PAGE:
The decision to seek a divorce can be an instantaneous reaction to a significant event, or it can be a slow process that unfolds over time. For some, contemplating divorce and planning a post-marriage existence can take years. Anyone in New Jersey on the verge of filing for divorce may want to think beyond the dissolution of the marriage and do what can be done to prepare for a future as unmarried individuals.
Divorce can often be a long and difficult road for those involved, but if an individual finds an aspect of the divorce unfair, it can create even more problems. However, if the actual state regulation or law regarding a certain topic is found unfair, it can create further problems and controversy for those going through a divorce in that state. Some in New Jersey are now attempting to change the state's regulations and laws regarding the payment of alimony.
Divorce can be a difficult process for those involved, but the financial aspect of divorce can be one of the most difficult topics for couples. The financial aspect of divorce can include the division of assets, child support and even alimony. For most of these items, there are clear guidelines as to how they are supposed to be carried out. However, in New Jersey, there is no time limit on when alimony can be paid after a divorce, but one law aims to change this.
The final agreement at the end of a divorce does not always leave both parties happy or content. Often, one individual feels like the agreement is unfair in some way and isn't happy with the final decision. In New Jersey, many individuals who have been involved in a divorce think that alimony is particularly unfair for the individual who must pay. These opinions are being voiced very loudly as many are demanding reformation of the clauses that include alimony.
Occasionally a couple that is legally married will separate, end up living in two houses and have no intention of ever filing for a divorce. This situation happens over a period of time, and it does occur in the state of New Jersey as well as the rest of America. Though many couples think that this is a safer route than splitting everything up and applying for a divorce, the opposite may actually be true.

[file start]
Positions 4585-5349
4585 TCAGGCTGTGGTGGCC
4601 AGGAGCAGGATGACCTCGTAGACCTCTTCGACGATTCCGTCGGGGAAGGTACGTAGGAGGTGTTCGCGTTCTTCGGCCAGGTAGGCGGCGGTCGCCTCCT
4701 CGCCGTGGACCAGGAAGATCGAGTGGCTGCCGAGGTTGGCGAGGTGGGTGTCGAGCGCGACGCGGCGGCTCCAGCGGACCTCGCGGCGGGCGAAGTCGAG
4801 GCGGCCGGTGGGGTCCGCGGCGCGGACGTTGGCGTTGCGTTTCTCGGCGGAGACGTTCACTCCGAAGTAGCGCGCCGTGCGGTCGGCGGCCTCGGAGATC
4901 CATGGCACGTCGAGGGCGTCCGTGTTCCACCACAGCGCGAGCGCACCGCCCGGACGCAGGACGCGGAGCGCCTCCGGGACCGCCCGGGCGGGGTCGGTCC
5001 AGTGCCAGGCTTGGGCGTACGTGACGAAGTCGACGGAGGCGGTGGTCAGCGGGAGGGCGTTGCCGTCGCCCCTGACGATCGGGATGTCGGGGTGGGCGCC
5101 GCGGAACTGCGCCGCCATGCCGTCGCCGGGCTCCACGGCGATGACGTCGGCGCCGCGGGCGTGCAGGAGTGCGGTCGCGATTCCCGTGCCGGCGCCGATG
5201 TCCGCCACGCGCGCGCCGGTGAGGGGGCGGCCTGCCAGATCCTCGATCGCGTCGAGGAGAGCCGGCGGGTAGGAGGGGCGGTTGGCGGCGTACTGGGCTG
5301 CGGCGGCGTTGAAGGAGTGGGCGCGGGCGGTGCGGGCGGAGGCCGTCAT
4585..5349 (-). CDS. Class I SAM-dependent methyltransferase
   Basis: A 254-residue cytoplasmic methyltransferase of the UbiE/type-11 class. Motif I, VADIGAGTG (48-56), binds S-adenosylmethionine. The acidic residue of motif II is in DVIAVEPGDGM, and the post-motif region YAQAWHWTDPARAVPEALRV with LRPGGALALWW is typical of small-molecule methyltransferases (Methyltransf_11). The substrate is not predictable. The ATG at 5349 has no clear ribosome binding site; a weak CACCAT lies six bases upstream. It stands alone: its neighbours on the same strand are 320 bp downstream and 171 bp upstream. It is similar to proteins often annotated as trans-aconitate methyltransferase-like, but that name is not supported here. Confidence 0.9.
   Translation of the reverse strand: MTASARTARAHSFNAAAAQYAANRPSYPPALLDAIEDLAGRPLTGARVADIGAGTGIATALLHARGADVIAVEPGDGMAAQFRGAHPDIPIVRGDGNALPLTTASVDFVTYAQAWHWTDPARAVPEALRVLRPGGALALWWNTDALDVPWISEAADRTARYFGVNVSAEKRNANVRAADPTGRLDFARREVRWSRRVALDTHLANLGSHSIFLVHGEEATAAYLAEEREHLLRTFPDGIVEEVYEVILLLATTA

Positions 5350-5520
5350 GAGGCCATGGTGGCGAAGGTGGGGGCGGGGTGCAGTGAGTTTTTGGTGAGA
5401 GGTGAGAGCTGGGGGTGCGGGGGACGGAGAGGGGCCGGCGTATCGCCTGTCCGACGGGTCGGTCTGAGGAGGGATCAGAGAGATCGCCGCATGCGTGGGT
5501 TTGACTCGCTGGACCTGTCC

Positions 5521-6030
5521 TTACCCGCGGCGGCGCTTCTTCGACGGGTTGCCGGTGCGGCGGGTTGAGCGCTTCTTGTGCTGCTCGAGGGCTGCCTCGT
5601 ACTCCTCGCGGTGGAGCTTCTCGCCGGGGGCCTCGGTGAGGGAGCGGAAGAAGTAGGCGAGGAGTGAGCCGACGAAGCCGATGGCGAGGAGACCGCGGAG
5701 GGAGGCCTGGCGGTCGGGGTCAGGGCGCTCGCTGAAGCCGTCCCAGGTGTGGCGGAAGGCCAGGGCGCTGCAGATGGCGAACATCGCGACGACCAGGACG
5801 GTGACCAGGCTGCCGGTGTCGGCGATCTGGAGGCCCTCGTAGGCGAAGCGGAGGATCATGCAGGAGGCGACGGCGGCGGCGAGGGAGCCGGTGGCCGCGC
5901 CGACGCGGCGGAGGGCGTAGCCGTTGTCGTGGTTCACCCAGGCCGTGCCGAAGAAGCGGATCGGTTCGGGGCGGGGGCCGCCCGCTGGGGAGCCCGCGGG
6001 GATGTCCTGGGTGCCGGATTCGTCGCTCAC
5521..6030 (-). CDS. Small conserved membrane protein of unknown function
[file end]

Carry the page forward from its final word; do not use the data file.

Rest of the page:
When a married couple files for divorce, it is not uncommon for one spouse to have a better income and a better capacity to support his or herself financially. In these kinds of family law cases, New Jersey courts will often order the more financially successful spouse to pay the less affluent spouse alimony. However, in some areas of the United States, female ex-spouses are banding together, asking legislators for alimony reform.
Decades ago it was a foregone conclusion that the wife would stay home with the children and take care of the house while the husband went to work to earn the money. If a couple got a divorce, it was the man who paid alimony to his wife since she stayed at home. New Jersey couples understand that nowadays, it's not so cut and dry.
Alimony has been a hot button issue in the state of New Jersey for months now, especially with the possibility of alimony reform looming. A Feb. 8 blog posting didn't specifically address reform within the state, but instead focused on addressing alimony issues spouses across the country are currently experiencing. Couples who have gone through a divorce often find themselves struggling to keep up with alimony and child support payments, especially with the current state of the economy. One of the biggest issues with the state's alimony policy is that sometimes, even with a major life change, it is difficult for people to have their alimony payments lowered.
New Jersey alimony has been making headlines lately. One of the few states left to allow permanent alimony has placed the practice under a microscope and has some people crying foul. Those who receive permanent alimony after a divorce will receive a check for the rest of their lives, prompting some to forego work or even remarriage. Critics of the practice liken it to winning the lottery.